A foreign exchange reserve is a store of foreign currency held by a government monetary authority or central bank in order to ensure that international transactions made in the currency it issues can be settled.
Foreign exchange reserves, in the strict sense of the term, must be comprised of base money issued by foreign monetary authorities. However, the term is often extended to include debt instruments like government bonds and foreign currency bank account balances.
The size of a country’s foreign exchange reserve and the currencies held in it determine that country’s ability to trade with other countries. The higher a country’s foreign exchange reserve and the more liquid the currencies making up the foreign exchange reserve are, the easier it will be for the government monetary authority or central bank to facilitate trade with other countries and for the government to pay interest on government bonds to foreign investors.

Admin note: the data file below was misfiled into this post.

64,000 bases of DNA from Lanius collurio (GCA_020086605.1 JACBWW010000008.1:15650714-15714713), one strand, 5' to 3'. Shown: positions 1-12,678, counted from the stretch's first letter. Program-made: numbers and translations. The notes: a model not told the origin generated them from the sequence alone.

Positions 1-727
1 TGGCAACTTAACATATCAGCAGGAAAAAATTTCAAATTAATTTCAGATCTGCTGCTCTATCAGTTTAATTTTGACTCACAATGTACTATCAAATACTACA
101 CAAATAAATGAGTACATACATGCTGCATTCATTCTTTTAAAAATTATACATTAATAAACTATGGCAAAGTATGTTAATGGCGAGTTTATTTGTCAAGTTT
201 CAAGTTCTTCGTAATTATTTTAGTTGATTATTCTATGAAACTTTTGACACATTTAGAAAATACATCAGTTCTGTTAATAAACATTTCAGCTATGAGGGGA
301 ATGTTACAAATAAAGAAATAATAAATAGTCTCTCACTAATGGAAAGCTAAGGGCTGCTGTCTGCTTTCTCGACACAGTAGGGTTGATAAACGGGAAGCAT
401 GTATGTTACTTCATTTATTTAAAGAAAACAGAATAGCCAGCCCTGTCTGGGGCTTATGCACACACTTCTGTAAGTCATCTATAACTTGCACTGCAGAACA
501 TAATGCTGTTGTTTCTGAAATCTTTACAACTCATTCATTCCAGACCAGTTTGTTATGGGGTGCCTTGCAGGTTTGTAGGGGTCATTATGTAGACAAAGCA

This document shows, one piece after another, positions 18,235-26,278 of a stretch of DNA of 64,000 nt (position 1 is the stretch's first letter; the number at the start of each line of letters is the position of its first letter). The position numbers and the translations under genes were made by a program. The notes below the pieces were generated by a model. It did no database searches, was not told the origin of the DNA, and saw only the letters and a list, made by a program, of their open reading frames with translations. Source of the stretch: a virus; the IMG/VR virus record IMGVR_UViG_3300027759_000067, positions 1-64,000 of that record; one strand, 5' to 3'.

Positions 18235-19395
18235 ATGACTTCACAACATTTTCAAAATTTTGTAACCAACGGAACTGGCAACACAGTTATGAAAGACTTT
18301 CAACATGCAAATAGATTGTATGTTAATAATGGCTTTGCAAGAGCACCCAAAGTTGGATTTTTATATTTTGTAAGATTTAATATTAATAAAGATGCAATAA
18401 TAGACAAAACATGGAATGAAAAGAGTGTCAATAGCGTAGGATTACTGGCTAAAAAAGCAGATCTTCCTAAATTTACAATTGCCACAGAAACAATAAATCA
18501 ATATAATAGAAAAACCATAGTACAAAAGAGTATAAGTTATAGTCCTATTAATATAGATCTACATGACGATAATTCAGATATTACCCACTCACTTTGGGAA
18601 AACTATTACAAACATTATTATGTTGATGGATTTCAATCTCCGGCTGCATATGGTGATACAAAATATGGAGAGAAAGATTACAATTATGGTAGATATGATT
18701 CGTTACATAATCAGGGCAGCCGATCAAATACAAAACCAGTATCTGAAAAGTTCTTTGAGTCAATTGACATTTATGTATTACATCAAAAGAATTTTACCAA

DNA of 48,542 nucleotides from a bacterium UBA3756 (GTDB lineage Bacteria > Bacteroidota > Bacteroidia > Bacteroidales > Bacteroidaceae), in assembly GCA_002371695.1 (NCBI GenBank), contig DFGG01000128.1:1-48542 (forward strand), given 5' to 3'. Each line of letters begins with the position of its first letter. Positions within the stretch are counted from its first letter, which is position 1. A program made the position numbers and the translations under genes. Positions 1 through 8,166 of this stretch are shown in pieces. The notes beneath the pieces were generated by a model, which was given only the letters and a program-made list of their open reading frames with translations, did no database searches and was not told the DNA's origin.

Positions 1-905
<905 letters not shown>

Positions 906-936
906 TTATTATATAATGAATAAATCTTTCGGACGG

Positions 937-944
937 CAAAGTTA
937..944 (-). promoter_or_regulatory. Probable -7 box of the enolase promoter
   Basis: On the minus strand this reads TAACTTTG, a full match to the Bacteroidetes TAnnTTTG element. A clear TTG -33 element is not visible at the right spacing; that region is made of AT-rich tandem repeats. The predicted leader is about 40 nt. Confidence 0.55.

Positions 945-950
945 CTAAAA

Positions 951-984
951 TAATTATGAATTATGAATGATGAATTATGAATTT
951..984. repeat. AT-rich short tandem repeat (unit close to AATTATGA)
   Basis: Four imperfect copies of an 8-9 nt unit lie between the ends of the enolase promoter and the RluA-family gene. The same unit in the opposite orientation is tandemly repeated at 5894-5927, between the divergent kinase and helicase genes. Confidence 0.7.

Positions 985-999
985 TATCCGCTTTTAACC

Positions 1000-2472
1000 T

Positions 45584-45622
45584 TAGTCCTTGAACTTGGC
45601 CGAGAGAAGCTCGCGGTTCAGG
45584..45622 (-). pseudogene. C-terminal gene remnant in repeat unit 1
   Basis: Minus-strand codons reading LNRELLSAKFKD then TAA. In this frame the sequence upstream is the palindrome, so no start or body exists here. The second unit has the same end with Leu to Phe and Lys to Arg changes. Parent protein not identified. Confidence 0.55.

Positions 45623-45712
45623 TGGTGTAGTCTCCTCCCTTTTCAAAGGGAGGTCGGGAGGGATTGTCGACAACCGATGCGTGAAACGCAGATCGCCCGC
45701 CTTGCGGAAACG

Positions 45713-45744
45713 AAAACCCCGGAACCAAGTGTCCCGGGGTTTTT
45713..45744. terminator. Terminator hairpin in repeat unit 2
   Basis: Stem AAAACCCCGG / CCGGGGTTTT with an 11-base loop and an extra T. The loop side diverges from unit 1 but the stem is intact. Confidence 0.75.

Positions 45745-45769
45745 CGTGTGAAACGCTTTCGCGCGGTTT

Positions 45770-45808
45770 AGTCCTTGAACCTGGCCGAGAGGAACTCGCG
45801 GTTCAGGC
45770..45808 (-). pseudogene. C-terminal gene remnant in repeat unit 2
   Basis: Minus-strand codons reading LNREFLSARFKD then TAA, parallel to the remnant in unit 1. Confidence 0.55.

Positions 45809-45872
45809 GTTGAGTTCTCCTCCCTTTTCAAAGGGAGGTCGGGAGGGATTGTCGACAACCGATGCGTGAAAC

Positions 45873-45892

Switzerland has consistently held a very large foreign exchange reserve in relation to other countries, with the bulk of its reserves being held primarily in U.S. dollars, euros, Japanese yen and British pounds. Proportionately smaller reserves of Canadian dollars, Australian dollars, Chinese yuan, Danish krone, South Korean won, Singapore dollar and Swedish krona – among others – make up the rest of the Swiss foreign exchange reserve.
Swiss National Bank